Deciding what gun you select is completely dependent upon your discipline in carrying it. Accept the fact there is NO easy way to pack a gun. They are basically uncomfortable and inconvenient. My personal preference is a Les Baer, gov't model 1911, .45 caliber, with a 5" barrel. This sucker is HEAVY and don't even talk about inconvenient. I try to mitigate the weight with a quality IWB (inside the waist band) holster and GUN belt. It's important to understand what a real gun belt is - as opposed to a cowboy belt which is no bueno.

Ok, that's what I tote, but I am 6'2" and 220 lbs. I have carried this kind of rig for so long, I have gotten used to it and don't notice it anymore. That's important for you to remember - getting used to it.

 

So, back to you. Most women are afraid of guns - particularly the noise and recoil. So I suggest you visit a gun store that has a range and people willing to rent and suggest guns that you can try out. Be leery of the "Rambo" types that promote carrying some kind of cannon - just walk away from them.

 

I do suggest buying the largest caliber that you can handle and most comfortably conceal. A 9 mm would be the smallest caliber I would consider. With todays ammunition they are ungodly lethal and that's what you want.

The man once said - "It doesn't matter the size of the bullet - if you put enough of them in the right place they will all go down".

 

PRICING

 

In the realm of handguns, you get what you pay for. Cheap prices indicate cheap guns. Most major manufacturers sell quality equipment - Ruger, S&W, Berretta, Colt, etc. You can expect to pay anywhere from $375 - $550 for a quality compact and easily concealable weapon.

 

I recommend a revolver for you as an automatic can take some manipulation, to go into battery, whereas a revolver is simply point and pull the trigger.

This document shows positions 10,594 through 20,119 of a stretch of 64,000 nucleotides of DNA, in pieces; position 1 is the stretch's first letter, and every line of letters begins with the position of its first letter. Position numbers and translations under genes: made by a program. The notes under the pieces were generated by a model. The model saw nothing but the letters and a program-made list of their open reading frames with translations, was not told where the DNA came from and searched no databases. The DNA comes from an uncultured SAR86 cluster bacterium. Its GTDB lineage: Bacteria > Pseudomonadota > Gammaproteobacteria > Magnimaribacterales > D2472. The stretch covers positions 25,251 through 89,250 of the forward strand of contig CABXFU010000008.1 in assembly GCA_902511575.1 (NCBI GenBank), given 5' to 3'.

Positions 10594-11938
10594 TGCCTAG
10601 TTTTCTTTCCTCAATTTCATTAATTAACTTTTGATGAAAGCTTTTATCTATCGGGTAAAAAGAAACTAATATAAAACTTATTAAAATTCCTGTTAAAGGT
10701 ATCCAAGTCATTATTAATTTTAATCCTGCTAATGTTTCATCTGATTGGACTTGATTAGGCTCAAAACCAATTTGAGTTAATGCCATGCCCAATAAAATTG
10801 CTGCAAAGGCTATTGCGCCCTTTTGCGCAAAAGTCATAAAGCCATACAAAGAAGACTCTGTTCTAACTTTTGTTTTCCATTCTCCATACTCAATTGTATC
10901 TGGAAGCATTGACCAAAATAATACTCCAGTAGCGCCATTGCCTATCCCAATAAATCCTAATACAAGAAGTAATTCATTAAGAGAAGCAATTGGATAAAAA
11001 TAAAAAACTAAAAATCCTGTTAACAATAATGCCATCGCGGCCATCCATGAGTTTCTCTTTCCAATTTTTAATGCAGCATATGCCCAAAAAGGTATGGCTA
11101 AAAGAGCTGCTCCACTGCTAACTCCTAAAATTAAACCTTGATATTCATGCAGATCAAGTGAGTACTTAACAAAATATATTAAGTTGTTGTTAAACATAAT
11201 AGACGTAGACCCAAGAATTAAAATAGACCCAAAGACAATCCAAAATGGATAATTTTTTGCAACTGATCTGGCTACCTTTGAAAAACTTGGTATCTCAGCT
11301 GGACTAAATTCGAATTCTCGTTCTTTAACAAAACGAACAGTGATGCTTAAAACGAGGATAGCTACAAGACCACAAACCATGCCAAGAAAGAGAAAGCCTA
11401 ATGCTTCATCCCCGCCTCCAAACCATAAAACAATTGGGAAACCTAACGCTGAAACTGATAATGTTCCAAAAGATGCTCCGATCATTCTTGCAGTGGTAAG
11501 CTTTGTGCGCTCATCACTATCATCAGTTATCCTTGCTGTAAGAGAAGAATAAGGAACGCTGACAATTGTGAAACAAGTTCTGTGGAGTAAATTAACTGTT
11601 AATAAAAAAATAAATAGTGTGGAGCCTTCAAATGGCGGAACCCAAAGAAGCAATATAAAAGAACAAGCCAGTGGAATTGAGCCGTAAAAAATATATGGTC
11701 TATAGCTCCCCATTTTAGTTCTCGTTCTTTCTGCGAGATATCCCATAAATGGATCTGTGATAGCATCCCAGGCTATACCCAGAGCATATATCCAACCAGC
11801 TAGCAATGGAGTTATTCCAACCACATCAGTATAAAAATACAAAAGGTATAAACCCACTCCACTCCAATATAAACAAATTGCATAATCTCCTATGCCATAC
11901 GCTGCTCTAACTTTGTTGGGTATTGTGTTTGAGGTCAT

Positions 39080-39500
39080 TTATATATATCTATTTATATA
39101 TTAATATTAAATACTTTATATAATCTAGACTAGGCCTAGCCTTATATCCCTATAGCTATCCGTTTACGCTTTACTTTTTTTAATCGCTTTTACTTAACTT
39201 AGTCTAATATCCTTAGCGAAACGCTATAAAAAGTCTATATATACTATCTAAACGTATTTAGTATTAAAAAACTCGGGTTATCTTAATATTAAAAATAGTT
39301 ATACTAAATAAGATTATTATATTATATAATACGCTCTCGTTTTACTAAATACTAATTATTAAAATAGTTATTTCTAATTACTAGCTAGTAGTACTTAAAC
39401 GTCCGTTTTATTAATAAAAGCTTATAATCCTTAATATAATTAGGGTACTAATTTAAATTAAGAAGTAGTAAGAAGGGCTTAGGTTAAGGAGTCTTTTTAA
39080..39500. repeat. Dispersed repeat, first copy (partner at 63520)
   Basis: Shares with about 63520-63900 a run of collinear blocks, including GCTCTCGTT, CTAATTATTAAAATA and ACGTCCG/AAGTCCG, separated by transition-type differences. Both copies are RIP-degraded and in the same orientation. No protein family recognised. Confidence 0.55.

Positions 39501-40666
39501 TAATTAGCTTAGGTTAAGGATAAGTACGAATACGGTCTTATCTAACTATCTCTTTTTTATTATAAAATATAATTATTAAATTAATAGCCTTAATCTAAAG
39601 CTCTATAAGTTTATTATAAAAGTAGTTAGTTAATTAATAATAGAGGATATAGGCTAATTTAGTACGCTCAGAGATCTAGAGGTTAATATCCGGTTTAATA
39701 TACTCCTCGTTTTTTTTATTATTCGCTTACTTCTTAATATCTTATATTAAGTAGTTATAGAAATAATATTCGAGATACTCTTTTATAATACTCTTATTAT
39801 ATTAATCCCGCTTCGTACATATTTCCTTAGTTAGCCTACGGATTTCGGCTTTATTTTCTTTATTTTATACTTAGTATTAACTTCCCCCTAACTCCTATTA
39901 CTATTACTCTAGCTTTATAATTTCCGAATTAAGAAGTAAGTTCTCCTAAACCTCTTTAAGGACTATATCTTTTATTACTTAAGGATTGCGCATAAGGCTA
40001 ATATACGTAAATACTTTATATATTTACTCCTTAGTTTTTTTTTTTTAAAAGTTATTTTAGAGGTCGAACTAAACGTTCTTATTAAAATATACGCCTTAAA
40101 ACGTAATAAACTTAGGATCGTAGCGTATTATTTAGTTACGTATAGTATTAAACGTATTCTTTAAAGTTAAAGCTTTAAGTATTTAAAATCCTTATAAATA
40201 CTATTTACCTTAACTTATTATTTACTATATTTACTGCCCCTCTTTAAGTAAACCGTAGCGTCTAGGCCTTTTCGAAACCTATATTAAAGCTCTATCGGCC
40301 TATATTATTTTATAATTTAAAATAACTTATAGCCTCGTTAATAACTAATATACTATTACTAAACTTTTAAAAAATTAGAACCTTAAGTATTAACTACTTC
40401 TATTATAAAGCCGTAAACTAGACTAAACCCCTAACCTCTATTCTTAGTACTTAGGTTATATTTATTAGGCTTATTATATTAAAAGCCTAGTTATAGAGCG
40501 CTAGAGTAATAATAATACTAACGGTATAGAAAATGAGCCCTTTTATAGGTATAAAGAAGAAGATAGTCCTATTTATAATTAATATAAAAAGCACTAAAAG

By-the-way, stay away from the Kal-Tec guns - IMO, they are cheap, but junk.

Edited by doc longhorn
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You may not like my answers or comments, but here goes.

 

You know what my profession is and so I can tell you that, during my training and residencies, I did rotations in many emergency wards - including the notorious Ben Taub hospital of Houston. So I have seen what a gunshot wound (and stab wound) does to the human body. Probably more so than most - not including other doctors on here.

 

It has been my observation that three things are relevant in gun shot wounds and two of them more so than the third. In order, they are as follows:

1. Quantity of bullets/pellets

2. Accuracy

3. Caliber (size of the bullet)

 

I grew up around guns and I have a healthy respect for them - particularly because of my career path. I am against anyone owning a gun, of any kind, that is unwilling to become more than proficient with them, is not extremely safety conscious and shows any evidence of irresponsibility. I am adamant about this and no argument can be presented that will change my mind. When a child, that has been shot, is brought to me - someone is going to be blamed and I won't be sympathetic. Period.

 

Ok, all this being said and as an avid hunter, I personally have a large collection of guns. They are stored in a large upright gun safe that a direct hit from a sidewinder missile couldn't destroy.

 

I assume you are concerned about your safety, in todays mean world, and are contemplating getting your concealed carry permit (CCP).